Use of remote sensing to assess vegetative stress as a proxy for soil contamination

John Dean*, Shara Ahmed, William Cheung, Ibrahim Aderemi Salaudeen, Matthew Reynolds, Samantha Bowerbank, Catherine Nicholson, Justin Perry

*Corresponding author for this work

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Abstract

We report, for the first time, a multimodal investigation of current crude oil reprocessing and storage sites to assess their impact on the environment after 50 years of continuous operation. We have adopted a dual approach to investigate potential soil contamination. The first approach uses conventional analytical techniques i.e. energy dispersive X-ray fluorescence (ED-XRF) for metal analysis, and a complementary metabolomic investigation using hydrophilic liquid interaction chromatography hi-resolution mass spectrometry (HILIC-MS) for organic contaminants. Secondly, the deployment of an unmanned aerial vehicle (UAV) with a multispectral image (MSI) camera, for the remote sensing of vegetation stress, as a proxy for sub-surface soil contamination. The results identified high concentrations of barium (mean 21 017 ± 5950 μg g−1, n = 36) as well as metabolites derived from crude oil (polycyclic aromatic hydrocarbons), cleaning processes (surfactants) and other organic pollutants (e.g. pesticides, plasticizers and pharmaceuticals) in the reprocessing site. This data has then been correlated, with post-flight data analysis derived vegetation indices (NDVI, GNDVI, SAVI and Cl green VI), to assess the potential to identify soil contamination because of vegetation stress. It was found that strong correlations exist (an average R2 of >0.68) between the level of soil contamination and the ground cover vegetation. The potential to deploy aerial remote sensing techniques to provide an initial survey, to inform decision-making, on suspected contaminated land sites can have global implications.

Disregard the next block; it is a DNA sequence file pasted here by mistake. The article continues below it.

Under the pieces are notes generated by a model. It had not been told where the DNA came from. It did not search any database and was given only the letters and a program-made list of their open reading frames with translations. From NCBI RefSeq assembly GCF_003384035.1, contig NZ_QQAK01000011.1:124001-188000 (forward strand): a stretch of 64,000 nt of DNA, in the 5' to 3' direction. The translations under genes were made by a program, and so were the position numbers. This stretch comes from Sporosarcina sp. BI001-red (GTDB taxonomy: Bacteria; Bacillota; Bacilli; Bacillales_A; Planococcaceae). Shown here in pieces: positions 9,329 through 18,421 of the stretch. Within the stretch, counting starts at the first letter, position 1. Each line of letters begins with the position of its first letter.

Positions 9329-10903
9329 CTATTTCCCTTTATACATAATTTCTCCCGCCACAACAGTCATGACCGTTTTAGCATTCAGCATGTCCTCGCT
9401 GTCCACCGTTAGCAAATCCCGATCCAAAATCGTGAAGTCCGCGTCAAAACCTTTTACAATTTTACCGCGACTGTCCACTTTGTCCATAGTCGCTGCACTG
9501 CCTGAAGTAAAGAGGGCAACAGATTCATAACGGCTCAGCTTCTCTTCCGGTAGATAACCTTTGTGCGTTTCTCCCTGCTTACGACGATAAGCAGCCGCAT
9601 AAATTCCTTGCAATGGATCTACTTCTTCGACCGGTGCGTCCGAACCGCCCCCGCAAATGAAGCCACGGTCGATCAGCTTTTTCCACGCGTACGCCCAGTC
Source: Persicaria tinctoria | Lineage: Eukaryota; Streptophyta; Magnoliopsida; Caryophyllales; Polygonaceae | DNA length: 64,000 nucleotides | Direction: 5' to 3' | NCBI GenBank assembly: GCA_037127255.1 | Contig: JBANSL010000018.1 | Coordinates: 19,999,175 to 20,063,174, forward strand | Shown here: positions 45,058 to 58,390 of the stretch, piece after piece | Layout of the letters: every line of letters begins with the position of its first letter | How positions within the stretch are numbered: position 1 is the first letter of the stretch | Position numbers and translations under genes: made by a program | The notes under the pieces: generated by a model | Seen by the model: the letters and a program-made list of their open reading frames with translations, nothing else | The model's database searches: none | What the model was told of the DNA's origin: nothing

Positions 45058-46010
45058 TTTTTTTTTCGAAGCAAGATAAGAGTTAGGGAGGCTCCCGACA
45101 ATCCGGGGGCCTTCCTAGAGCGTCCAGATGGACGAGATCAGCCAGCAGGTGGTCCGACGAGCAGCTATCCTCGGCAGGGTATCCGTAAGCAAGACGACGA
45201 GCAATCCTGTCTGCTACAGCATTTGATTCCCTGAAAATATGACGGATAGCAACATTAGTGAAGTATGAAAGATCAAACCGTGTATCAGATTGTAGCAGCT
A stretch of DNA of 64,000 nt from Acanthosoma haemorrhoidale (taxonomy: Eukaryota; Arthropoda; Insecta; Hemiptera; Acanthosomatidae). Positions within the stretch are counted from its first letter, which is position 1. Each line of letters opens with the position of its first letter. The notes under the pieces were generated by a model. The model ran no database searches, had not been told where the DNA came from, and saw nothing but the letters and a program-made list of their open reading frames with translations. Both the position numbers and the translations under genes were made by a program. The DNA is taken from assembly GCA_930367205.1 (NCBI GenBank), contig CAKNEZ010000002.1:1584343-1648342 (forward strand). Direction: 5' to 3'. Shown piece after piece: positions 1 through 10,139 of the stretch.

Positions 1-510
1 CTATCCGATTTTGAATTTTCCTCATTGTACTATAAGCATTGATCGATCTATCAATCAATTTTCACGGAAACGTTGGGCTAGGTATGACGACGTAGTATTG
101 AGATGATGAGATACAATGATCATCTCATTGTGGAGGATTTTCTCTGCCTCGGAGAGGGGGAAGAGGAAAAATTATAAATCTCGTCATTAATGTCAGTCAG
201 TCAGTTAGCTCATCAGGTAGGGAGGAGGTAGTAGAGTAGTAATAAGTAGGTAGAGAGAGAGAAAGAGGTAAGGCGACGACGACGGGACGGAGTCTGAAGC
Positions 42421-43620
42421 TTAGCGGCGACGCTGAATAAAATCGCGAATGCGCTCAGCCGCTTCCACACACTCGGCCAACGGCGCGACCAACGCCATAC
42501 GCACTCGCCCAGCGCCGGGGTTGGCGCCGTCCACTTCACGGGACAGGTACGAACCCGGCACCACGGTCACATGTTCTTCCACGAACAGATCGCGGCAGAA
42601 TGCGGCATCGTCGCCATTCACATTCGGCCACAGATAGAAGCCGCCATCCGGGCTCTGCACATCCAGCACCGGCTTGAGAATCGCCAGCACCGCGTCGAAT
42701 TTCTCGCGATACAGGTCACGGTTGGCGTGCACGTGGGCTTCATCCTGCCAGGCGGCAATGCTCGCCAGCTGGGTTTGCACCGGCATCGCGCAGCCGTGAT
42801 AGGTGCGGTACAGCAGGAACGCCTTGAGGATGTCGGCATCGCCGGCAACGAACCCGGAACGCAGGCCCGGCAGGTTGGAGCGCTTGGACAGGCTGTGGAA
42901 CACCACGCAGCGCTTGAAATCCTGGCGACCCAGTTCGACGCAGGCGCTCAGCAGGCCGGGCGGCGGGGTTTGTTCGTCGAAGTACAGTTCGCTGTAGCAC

Original languageEnglish
Pages (from-to)161-176
Number of pages16
JournalEnvironmental Sciences: Processes and Impacts
Volume26
Issue number1
Early online date23 Nov 2023
DOIs
Publication statusPublished - 1 Jan 2024

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